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I believe my 67 has the original data plate. Maybe I should say the data plate looks original to the door.

Exterior color is stamped from the back M8.

M = Wimbledon White

8 = Springtime Yellow

The PO says the car is Wimbledon White, I say it looks to dark to be Wimbledon White and not yellow enough to be Springtime Yellow. So IDK, its a mystery.

Im in Georgia, my car has a Atlanta DSO, Im sure it has changed hands many times and had extensive work done on it over the years.

Everything else on the data plate matches up.
Lots of times the stampings don't line up correctly with the labels so maybe it's possible the "8" belongs somewhere else? Got a photo?
 

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Would love to do a full red interior conversion...may still need to do it even if I stay with SSG. Funny how I hated red interior in the Foxbody and Sn95 mustangs but for some reason it looks great in these classics!
For me, one of the greatest features/characteristics of 50's/60's/70's cars (I'm speaking in general, not just Mustang alone), is that the manufacturers gave consumers SO MANY crazy and wild choices for interior trims and colors! You could go blue, or green, or white, or red, or tan, or even sometimes bright yellow or orange... You could do all-vinyl, leather, comfortweave, cloths, crazy/beautiful embroidered fabrics, PLAID, etc.. There was so much choice, such that if you special-ordered, you could truly make your car "your car".

These days, you get black, gray or tan... Mostly in leather that's not really leather (it's vinyl-coated). If you want to get a red, or green, or blue interior, you've got to special-order with a German, British or Italian manufacturer, and be ready to scratch a 6-figure check. It's the only way you can buy a new vehicle that's truly personalized and relatively unique.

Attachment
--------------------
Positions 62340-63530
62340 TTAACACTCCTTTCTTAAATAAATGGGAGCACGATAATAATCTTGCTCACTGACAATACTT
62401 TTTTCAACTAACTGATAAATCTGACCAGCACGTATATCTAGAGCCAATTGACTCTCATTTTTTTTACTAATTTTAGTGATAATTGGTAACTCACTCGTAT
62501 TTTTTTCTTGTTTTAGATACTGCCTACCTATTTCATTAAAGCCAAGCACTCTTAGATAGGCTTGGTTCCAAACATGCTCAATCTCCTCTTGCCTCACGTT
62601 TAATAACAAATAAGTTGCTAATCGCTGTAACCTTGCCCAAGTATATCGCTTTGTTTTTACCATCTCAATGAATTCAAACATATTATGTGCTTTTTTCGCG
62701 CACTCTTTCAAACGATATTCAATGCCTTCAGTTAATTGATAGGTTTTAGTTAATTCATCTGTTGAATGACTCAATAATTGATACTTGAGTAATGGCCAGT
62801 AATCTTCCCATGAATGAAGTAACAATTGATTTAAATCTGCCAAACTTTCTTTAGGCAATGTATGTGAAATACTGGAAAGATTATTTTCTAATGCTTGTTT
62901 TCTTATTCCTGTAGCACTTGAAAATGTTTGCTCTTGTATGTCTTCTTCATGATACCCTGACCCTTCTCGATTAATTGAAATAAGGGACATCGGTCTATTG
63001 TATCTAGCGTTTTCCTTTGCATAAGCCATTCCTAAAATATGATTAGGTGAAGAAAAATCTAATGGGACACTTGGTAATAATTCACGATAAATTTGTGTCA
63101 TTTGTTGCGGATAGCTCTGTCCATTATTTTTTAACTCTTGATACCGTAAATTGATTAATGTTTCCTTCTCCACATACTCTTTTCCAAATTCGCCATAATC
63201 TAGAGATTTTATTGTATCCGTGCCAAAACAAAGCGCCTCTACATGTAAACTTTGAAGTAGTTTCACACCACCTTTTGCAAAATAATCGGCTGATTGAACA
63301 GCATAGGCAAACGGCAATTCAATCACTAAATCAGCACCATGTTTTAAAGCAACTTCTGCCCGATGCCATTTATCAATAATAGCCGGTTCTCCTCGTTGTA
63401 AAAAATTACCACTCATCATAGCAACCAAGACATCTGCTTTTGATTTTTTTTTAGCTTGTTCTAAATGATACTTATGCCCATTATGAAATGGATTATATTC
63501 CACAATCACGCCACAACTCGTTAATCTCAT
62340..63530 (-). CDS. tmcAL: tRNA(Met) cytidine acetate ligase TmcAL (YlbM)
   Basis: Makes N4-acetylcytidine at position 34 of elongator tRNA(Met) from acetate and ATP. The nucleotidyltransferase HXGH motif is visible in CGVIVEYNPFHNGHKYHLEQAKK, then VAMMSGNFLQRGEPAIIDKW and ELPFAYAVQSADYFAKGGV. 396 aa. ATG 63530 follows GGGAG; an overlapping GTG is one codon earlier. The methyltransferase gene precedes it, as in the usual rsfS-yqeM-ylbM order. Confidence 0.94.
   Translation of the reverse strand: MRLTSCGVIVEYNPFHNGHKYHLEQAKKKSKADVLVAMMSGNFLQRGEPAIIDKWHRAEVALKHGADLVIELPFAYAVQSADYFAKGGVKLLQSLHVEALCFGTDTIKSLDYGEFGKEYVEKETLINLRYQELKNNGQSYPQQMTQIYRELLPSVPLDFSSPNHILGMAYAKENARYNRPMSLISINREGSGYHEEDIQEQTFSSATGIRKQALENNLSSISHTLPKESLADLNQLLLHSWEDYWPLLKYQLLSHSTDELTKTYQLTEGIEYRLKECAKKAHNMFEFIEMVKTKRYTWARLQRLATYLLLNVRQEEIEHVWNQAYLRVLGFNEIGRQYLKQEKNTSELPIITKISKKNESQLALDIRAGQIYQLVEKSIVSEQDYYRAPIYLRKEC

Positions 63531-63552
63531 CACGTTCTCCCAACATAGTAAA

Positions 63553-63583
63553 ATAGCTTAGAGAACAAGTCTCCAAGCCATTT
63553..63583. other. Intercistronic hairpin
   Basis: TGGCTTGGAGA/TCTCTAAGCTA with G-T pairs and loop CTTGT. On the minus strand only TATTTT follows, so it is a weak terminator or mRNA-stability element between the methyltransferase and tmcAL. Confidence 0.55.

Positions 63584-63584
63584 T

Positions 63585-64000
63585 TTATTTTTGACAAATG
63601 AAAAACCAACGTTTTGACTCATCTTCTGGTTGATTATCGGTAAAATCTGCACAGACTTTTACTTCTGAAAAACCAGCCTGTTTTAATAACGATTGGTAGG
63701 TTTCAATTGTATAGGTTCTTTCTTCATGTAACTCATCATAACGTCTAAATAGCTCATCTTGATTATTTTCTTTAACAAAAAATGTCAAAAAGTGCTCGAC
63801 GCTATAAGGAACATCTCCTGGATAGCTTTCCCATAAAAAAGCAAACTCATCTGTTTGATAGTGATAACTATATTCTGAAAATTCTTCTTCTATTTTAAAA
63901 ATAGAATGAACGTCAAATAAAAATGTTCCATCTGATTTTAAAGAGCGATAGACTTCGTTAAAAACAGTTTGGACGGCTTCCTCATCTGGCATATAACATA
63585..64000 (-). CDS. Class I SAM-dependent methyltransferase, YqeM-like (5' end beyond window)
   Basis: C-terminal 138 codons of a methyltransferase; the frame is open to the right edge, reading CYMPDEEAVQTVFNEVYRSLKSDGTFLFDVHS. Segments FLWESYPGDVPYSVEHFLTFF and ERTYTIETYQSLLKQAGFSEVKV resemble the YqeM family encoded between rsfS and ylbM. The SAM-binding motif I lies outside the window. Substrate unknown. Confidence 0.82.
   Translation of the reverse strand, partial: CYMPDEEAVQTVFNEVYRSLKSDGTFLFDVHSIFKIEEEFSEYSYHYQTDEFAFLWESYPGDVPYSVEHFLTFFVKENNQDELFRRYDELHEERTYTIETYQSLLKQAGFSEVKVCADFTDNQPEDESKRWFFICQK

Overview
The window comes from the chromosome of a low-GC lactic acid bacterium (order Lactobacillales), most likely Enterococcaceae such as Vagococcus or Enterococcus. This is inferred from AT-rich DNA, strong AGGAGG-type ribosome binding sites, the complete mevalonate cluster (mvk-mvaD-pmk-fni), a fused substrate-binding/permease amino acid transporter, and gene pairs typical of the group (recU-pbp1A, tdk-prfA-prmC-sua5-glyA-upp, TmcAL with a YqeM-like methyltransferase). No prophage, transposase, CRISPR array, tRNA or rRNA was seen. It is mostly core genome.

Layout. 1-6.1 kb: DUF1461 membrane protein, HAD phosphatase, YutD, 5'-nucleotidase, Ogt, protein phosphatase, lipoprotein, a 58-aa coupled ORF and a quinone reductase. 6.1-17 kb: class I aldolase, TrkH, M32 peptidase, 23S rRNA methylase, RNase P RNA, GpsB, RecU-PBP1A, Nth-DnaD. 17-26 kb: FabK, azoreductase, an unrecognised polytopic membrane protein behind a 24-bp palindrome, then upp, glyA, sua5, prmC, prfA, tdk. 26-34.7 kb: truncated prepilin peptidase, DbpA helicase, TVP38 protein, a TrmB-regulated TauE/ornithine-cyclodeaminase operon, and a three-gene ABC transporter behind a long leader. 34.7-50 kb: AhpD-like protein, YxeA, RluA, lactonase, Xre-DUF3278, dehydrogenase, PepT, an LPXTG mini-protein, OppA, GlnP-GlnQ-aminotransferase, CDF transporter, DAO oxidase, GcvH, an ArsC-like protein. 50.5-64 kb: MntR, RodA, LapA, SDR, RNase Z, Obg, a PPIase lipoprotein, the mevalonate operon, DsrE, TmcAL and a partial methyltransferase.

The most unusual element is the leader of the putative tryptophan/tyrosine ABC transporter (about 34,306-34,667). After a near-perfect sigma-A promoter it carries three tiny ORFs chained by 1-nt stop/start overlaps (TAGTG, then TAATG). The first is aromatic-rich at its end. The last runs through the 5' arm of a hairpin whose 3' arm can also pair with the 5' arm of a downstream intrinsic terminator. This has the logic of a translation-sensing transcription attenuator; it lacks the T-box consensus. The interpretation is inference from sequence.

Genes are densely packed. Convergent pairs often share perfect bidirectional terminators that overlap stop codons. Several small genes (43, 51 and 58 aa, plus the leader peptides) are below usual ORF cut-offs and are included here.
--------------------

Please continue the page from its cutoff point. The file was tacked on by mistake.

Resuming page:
So when I commonly see guys, yanking their factory original blue or red or white interiors, and replacing it all with black... For me, I just don't get it.. That's taking one of the neatest aspects/personalities of 60's/70's Mustangs, and tossing it in favor of the same cave-like black cabin you get standard in any car today.

When in Rome..... :) ;)
 

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For me, one of the greatest features/characteristics of 50's/60's/70's cars (I'm speaking in general, not just Mustang alone), is that the manufacturers gave consumers SO MANY crazy and wild choices for interior trims and colors! You could go blue, or green, or white, or red, or tan, or even sometimes bright yellow or orange... You could do all-vinyl, leather, comfortweave, cloths, crazy/beautiful embroidered fabrics, PLAID, etc.. There was so much choice, such that if you special-ordered, you could truly make your car "your car".

These days, you get black, gray or tan... Mostly in leather that's not really leather (it's vinyl-coated). If you want to get a red, or green, or blue interior, you've got to special-order with a German, British or Italian manufacturer, and be ready to scratch a 6-figure check. It's the only way you can buy a new vehicle that's truly personalized and relatively unique.

So when I commonly see guys, yanking their factory original blue or red or white interiors, and replacing it all with black... For me, I just don't get it.. That's taking one of the neatest aspects/personalities of 60's/70's Mustangs, and tossing it in favor of the same cave-like black cabin you get standard in any car today.

When in Rome..... :) ;)
Man! You said it in a nutshell. The other thing that's missing in today's car buying/owning experience is STYLING. It used to be a form of art. Nowadays unless you can see the manufacturers name or logo it's hard to tell just what kind of "blob on 4 wheels" you might see.... it could be a Mercedes or it could be a Kia....:crying:
 

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Discussion Starter #44
I completely agree that these cars are special because they can and did come in a very wide variety of color combinations. In my situation, I will have the standard black interior which I’m highly considering pulling out to change to all red. I’m just a bit hesitant for two reasons:

1. I’ve seen some color swapped interiors and some of the plastic panels look awful after they’re pinted (though this could have well been due to poor workmanship).

2. I’m somewhat of a purist and appreciate cars that retain their “original” look to a certain extent.

Whichever way I end up going, it will end up being a process and actually a “good problem” to have 😄
 
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